Aug 19 2012

Keybindings and Openbox menu shortcuts for slock

After reviewing several solutions to a security problem regarding screen lockers, I’ve found that the easiest workaround for switching virtual terminals and killing the screen locker application is to start one’s X session with the following command:

exec startx

That way, even if someone switches to the virtual terminal that was used to start X and presses CTRL+C, he or she will only be presented with a login prompt (instead of having full reign of the user account responsible for starting the session). Now that there’s a reasonable workaround for that problem, I set out to make keybindings and menu shortcuts for Openbox that would take care of both locking the screen, and putting my displays to sleep. Conceptually, this was a straightforward task, and I accomplished it with the following:

Openbox menu item:
<item label="Lock screen + off">
<action name="execute"><execute>/usr/bin/slock</execute></action>
<action name="execute"><command>/usr/bin/xset dpms force off</command></action>

<keybind key="XF86Sleep">
<action name="execute">
<action name="execute">
<command>/usr/bin/xset dpms force off</command>

The only problem is that it doesn’t work every time. Though it tends to work nicely, there are times where slock will start, but the displays will not honour the xset command to go to sleep (I guess that when it comes to bedtime, monitors are a bit finicky like children :razz:). I have tried adding a sleep time before the commands, thinking that there was some HID activity causing the wake, but that didn’t rectify the problem. If anyone has a proposed solution to the seemingly random failure of xset putting the displays to sleep, please let me know by leaving a comment.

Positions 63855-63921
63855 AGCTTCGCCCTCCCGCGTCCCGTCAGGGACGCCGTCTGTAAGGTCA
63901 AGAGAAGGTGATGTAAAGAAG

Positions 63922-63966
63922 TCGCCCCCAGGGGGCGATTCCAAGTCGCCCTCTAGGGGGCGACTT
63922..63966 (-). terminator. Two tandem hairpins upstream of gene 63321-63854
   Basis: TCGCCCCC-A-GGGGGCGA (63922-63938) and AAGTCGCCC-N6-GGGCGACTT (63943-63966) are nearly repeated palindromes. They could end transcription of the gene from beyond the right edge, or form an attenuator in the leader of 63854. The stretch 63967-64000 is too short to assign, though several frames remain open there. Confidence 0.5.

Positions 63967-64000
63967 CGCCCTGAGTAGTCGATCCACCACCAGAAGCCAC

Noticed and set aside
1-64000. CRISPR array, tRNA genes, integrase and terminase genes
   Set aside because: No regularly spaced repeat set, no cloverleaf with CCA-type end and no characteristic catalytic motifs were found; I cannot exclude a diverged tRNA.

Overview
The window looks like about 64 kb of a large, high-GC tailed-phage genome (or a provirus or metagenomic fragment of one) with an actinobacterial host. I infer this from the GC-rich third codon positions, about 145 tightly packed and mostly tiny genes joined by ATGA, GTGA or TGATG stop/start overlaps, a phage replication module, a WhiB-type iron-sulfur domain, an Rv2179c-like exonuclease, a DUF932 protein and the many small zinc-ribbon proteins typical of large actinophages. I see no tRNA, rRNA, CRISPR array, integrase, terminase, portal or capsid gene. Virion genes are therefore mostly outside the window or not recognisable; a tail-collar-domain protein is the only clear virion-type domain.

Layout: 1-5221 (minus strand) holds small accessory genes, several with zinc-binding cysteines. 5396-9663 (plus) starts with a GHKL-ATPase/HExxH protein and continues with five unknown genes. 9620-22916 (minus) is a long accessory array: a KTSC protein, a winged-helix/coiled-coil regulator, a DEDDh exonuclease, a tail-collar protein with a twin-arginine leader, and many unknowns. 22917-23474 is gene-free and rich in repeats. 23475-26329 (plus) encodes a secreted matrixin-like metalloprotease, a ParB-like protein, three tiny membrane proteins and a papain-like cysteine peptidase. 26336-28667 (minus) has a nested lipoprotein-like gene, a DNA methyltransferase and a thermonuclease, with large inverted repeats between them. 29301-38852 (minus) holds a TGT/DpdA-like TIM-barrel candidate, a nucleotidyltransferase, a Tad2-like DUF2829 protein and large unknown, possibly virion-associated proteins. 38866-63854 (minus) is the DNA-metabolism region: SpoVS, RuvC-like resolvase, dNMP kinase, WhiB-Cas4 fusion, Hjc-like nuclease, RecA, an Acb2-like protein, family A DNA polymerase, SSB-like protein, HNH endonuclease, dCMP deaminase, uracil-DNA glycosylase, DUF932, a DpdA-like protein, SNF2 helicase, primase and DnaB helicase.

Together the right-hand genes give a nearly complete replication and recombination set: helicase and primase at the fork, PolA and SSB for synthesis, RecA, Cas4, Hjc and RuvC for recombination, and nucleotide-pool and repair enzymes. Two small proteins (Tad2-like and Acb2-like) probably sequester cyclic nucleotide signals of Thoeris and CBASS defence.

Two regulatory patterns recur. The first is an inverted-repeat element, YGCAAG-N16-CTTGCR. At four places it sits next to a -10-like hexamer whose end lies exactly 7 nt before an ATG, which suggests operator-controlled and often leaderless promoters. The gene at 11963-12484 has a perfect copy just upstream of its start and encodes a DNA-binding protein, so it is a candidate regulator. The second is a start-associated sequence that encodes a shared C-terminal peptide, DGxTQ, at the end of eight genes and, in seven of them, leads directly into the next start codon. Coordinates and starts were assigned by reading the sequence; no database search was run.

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  1. ppurka

    Try doing slock first and then a sleep of 1s and then dpms off.

    1. Zach

      Thanks for the recommendation. I have made the change, and so far, it has worked as intended! I will keep an eye on it over the next few days, but I think the sleep in between the two may have done it.

      Thanks again!


  2. Duncan

    FWIW, there must be something specific to your setup that’s stopping the screen power-down, or more likely, immediately waking it back up, because I have something similar (tho without the lock, I just wanted a way to put the display to sleep) working here (on kde).

    My solution is a simple two-line script with the following:
    sleep 1
    xset dpms force off

    The sleep 1 was important, because I found that otherwise, the response was fast enough that the display would blink out when I still had my hotkey down, and the keyup event would wake it back up.

    You mentioned trying sleep too, tho, so I’m not sure what the issue is… unless perhaps the executes are happening in parallel instead of serially (I don’t know openbox to say), in which case a solution that serializes the sleep and xset dpms (the two-line script being my choice) should work.

    Otherwise, I’d look at what else might be waking it back up, since the sleep 1 was enought to avoid the keyup event here, and it has worked reliably for me for several years now.

    (Meanwhile, thanks for coming back to the locker thing, reminding me to go back and look thru the comments to see what happened there. exec startx and backgrounded startx with a disown and exit are similar enough solutions to the issue that I’m happy others came up with it too, and that you found it to work for you too. =:^)

    1. Zach

      Thanks for your thoughts for a solution to the problem. I think that sleeping in between the slock and xset commands may have taken care of it.


      1. Beyonce

        That’s raelly thinking of the highest order

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